Seagate Recovery Do It Yourself (DIY) Software FAQ

What does your Do-It-Yourself Software do?
Seagate’s Do-It-Yourself software, also known as Seagate File Recovery for Windows / Mac, offers you the ability to recover system detected hard drives that have experienced data loss due to accidental deletion of files, formatting, or corrupt partition/volume information. You even have the opportunity to download a free trial version of the program and scan your drive to determine the potential to recover your lost data. File Recovery for Windows / Mac will not work on drives that are physically damaged or those that have serious data integrity issues. Please contact our in-lab data recovery service if your drive is suffering from serious recovery problems.

Will your Do-It-Yourself software work for my drive?
Seagate’s DIY software will scan detected drives and produce a list of files found by the scan for the you to inspect and possibly choose to recover. Your drive is considered ‘detected’ if it is visible in Windows Disk Management or Mac Disk Utility and is listed as Unknown, Unallocated, or RAW. Your drive may be detected by the DIY software and still fail the scan if there is a mechanical failure or the disk has multiple bad sectors preventing the software from reading the data. It is strongly recommended to download and use the free trial version of the software before purchasing the Product License Key.

Can anyone use the DIY software or do you have to be a computer expert?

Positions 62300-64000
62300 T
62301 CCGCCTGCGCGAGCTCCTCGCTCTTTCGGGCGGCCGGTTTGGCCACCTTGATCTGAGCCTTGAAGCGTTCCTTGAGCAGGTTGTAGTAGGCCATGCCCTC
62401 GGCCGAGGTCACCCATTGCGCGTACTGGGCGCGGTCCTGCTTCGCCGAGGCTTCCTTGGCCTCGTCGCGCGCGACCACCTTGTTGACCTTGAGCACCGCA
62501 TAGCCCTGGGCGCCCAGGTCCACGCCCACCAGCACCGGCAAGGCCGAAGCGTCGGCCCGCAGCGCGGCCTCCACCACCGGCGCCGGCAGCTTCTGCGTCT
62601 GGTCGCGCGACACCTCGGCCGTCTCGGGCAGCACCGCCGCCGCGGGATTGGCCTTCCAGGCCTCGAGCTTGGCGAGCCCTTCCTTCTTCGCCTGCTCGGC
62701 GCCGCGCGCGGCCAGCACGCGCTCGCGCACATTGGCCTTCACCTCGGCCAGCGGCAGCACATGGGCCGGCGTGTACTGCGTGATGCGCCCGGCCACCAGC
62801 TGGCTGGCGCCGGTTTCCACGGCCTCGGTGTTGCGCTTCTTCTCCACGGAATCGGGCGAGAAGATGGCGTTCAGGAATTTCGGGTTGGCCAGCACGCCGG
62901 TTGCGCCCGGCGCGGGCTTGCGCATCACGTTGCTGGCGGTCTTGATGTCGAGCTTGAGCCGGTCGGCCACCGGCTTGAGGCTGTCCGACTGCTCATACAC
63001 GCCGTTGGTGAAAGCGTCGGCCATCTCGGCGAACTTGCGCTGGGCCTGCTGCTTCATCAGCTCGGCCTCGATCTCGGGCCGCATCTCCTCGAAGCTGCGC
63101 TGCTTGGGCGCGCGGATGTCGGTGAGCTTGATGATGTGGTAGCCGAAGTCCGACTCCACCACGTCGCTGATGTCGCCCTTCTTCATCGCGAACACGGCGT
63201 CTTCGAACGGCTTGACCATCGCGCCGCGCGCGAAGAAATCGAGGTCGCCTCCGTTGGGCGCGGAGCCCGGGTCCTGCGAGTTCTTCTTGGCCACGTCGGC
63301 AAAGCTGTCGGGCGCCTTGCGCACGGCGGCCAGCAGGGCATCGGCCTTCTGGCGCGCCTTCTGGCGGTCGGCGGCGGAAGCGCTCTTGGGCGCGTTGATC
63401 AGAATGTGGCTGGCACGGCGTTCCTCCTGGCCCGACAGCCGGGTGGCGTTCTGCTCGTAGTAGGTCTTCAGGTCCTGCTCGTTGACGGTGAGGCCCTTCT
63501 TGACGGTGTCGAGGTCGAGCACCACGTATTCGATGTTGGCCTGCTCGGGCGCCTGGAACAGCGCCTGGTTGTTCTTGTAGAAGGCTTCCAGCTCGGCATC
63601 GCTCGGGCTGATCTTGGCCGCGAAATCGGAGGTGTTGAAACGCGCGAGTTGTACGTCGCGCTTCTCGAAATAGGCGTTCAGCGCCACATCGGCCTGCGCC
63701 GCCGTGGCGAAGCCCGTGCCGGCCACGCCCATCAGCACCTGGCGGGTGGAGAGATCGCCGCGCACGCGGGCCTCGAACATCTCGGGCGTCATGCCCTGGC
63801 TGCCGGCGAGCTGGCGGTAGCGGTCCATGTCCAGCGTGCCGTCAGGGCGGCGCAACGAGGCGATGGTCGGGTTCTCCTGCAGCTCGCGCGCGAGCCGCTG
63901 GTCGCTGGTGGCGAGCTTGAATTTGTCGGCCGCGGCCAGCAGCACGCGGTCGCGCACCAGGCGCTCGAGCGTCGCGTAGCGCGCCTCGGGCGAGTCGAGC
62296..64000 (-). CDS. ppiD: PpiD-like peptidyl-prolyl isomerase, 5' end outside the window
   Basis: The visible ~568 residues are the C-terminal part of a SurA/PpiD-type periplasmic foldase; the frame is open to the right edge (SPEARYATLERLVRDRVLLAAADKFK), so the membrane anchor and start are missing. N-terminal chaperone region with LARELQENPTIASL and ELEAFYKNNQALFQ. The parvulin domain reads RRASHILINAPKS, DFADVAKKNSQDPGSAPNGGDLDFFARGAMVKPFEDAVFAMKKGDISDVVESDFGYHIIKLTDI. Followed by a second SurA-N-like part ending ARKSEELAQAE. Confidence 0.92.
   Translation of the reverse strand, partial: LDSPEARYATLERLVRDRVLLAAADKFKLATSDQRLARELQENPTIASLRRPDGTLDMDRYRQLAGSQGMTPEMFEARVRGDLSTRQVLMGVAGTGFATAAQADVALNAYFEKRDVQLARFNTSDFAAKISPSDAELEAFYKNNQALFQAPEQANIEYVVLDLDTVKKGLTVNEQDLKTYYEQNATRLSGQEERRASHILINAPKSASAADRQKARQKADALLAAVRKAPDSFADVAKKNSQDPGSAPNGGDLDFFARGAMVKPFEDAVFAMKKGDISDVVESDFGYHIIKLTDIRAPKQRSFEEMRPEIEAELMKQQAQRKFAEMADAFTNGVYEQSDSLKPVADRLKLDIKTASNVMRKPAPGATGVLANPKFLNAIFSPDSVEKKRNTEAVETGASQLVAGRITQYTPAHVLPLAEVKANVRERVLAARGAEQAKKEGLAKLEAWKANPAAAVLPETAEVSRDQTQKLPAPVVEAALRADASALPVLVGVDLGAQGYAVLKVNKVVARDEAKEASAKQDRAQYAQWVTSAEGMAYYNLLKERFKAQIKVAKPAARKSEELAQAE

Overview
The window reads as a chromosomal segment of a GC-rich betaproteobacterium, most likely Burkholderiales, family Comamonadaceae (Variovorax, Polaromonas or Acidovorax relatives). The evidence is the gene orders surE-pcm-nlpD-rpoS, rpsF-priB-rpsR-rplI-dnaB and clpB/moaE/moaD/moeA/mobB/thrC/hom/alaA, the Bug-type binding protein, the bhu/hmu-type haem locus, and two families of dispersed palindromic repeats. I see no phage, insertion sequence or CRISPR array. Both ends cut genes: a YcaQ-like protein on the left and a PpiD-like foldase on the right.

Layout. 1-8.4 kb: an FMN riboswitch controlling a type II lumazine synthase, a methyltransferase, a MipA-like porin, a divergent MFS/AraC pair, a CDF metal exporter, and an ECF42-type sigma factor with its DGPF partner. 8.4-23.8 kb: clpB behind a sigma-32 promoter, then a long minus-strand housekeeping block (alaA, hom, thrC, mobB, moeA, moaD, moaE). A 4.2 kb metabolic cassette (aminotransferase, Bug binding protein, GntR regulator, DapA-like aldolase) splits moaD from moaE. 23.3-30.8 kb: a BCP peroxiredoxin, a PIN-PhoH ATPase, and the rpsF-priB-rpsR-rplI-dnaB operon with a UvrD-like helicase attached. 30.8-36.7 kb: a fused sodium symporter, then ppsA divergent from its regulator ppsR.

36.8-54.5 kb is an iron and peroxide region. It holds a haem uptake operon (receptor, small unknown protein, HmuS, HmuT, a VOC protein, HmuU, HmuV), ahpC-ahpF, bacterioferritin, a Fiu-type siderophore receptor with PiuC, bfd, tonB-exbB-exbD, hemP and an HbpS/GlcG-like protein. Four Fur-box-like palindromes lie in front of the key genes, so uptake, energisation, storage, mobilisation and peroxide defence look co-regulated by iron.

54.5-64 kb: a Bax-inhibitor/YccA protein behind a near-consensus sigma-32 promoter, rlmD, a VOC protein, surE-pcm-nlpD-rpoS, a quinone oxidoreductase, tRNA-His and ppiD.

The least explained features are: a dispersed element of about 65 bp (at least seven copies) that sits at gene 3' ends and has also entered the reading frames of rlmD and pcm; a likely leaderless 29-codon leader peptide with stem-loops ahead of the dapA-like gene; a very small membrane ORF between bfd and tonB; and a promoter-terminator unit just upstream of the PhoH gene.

Anyone may download and run the free trial version of Seagate’s Do-It-Yourself software. The program will scan any detected drive and provide a list of the files that are found. This utility is not intended for novice computer users. If you are concerned about your ability to interpret the results of a DIY scan, then it would be advisable to contact Seagate Recovery Services at 1-800-475-0143 to receive further information and find out if other alternatives are available.

Is your data recovery software free?
Seagate’s Do-It-Yourself Software is not freeware. Product registration costs $99.00 US. Once registered, the user has the option of re-using the program on other drives and storage media should you ever need to recover data again.

What do I do if my Product License Key does not work or I received the wrong one?
If your Product License Key does not work, you received one for the wrong version of the DIY software, or you have not received your key, please direct your inquiries to DIY support at the following link: .

Can I use my old Product License Key on the newer version of the DIY software?